When I first learned Bryan LaHair was DFA the one thing that came to mind was his All Star selection.
Two months of hot hitting put LaHair in the Midsummer Classic when it shouldn’t have. That’s not Bryan’s fault, but rather the result of a flawed voting system for the All-Star Game.
The voting by both players and fans has become so fuzzy it’s hard to tell anymore if the All Star Game is more about baseball All-Stars or baseball Pop-Stars.
By the time LaHair left Kansas City to rejoin the Cubs he was already relegated to a platoon role, eventually became a bench warmer and now he’s headed to the Japanese League. That’s not the story of a slumping All Star, but the tune of a player who can’t quite cut it in the big leagues.
When one of the game’s supposed ‘best’ players is out of the league in the same year he was selected an All Star, you know something is wrong with the voting system. Although, that’s a big assumption on my part that the All-Star Game remains a gathering place of the league’s very best players.
That may have been the case 20-25 years ago, but it isn’t any longer. For years now the All Star voting has been something of a crap-shoot, a confusing blur of opinions about what exactly makes a player an All Star.
Is it strictly performances based, is it a popularity contest, or is it both? Honestly most fans don’t seem to know, or worse, even care…and quite frankly the same can be said about many of the league’s players.
Players tend to cast their votes like fans do, punching the ballot for fellow teammate or friends. In fact, it was LaHair’s peers who chose him over arguably more deserving candidates. In the end, the players wanted to see LaHair and that’s who they selected.
That’s not such a big deal if the All-Star Game remained an exhibition contest as it was prior to Bud Selig’s approval to fix World Series home field advantage to the outcome of the game (and that alone might be the single most ridiculous thing going in baseball).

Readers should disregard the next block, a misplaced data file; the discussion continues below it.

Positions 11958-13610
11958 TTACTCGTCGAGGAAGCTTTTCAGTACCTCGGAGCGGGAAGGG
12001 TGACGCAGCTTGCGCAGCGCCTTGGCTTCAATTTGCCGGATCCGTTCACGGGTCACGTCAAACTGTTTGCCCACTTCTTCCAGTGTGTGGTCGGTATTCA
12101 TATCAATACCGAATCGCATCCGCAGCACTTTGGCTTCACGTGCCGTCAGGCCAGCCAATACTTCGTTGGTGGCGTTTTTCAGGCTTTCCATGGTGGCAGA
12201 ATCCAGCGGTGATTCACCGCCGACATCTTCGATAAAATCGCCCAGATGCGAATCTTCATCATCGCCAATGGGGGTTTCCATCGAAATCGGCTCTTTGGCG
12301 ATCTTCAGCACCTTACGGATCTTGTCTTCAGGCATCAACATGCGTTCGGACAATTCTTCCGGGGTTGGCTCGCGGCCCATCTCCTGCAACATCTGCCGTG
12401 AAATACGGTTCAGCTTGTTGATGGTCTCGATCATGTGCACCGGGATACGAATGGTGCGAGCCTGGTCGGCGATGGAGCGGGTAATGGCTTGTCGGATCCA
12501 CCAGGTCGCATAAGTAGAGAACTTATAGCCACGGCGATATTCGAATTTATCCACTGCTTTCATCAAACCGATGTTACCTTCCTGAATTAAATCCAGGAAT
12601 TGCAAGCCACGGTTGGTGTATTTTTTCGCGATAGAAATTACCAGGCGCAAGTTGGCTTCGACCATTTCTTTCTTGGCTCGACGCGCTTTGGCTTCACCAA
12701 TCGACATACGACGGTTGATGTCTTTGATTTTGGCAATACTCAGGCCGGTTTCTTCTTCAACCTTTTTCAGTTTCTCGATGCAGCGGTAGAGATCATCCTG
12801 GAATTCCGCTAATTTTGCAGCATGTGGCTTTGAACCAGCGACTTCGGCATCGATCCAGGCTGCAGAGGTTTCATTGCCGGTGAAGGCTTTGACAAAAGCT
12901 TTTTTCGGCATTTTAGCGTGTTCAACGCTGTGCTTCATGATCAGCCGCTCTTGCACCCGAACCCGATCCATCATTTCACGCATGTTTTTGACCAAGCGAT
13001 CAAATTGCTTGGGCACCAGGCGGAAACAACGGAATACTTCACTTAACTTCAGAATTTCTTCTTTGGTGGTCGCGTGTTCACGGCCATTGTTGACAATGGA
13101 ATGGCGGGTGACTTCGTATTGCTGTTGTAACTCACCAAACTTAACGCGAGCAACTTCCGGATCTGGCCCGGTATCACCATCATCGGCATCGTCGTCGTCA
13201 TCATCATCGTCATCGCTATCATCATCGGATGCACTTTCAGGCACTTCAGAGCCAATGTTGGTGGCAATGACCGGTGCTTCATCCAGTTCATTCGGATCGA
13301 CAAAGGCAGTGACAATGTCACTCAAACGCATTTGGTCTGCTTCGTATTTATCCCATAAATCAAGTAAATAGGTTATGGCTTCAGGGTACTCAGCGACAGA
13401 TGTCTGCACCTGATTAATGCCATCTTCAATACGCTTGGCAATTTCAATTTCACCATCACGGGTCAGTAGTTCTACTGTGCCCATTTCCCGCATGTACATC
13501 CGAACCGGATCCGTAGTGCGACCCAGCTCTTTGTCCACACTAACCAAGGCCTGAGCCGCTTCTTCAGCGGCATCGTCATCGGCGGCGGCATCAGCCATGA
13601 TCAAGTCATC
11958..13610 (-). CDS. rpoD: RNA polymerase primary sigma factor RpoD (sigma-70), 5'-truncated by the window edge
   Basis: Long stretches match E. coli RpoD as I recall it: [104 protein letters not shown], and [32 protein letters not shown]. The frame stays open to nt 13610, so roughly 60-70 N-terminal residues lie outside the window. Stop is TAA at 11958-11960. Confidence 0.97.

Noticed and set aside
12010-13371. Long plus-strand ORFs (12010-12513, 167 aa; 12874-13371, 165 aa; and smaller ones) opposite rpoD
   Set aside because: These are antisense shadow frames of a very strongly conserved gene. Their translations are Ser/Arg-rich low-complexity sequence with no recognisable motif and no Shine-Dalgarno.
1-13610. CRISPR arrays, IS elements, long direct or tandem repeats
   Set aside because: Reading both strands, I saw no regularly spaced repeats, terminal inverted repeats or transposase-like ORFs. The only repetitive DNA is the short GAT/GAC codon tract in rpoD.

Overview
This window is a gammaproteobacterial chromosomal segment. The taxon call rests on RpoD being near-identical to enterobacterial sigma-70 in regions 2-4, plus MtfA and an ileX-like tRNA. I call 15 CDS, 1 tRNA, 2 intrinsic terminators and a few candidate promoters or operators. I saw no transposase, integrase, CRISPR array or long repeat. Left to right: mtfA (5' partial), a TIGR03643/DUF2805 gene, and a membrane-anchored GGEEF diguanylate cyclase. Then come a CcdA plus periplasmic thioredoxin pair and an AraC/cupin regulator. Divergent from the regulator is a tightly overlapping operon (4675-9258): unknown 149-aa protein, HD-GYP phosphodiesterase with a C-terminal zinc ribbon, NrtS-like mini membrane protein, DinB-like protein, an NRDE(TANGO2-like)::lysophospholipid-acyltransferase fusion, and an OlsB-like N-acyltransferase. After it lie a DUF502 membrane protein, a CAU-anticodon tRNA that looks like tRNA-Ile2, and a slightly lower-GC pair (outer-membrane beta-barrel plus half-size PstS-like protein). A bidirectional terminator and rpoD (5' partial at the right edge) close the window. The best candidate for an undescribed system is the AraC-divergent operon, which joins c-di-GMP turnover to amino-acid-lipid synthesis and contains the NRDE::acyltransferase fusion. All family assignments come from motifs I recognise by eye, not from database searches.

But it is an issue when a player’s feel-good story trumps his rapidly declining production. Both leagues, after all, are trying to win an important game. And just how important? Well, imagine how the World Series might have played out differently if Justin Verlander was pitching Game 1 at home instead of on the road at San Francisco.
Nonetheless, you would think the general lack of excitement around the All-Star Game would get baseball scrambling to chart a better course for its summer break; that team owners would be unwilling to dole out player bonuses based on popularity vs. performance and that the league could still find a better way to rake in the tons of revenue generated by the All-Star Game festivities.
The biggest issue is baseball doesn’t seem to know what the All-Star Game is, or what it should be–aside from just being a money-maker for the league.
If the All-Star Game is about showcasing who the fans want to see play, and who the players want to see play, then drop the connection to World Series home field advantage and concentrate on putting forth the best exhibition contest the game’s ever seen. Bryan LaHairs welcomed.
Otherwise, allow each team to submit a list of candidates the managers and coaching staffs can choose from to build a team that’s best suited to actually win a one-game showdown with potentially huge implications tied to the World Series. Sorry Bryan, feel-good stories are no longer welcomed.
It frustrates the heck out of me baseball continues to botch a fine opportunity to grow the game because of its flawed All-Star voting system and an unclear direction for the All-Star Game itself.
Baseball needs to determine whether the All-Star Game is an exhibition for the fans or a meaningful game with World Series implications. What it can’t be is both, but unfortunately that’s currently how it’s being played out.
Until the league decides what the All-Star Game truly is, there’s no clear purpose to the voting. And that will always leave the players and fans more confused than captivated.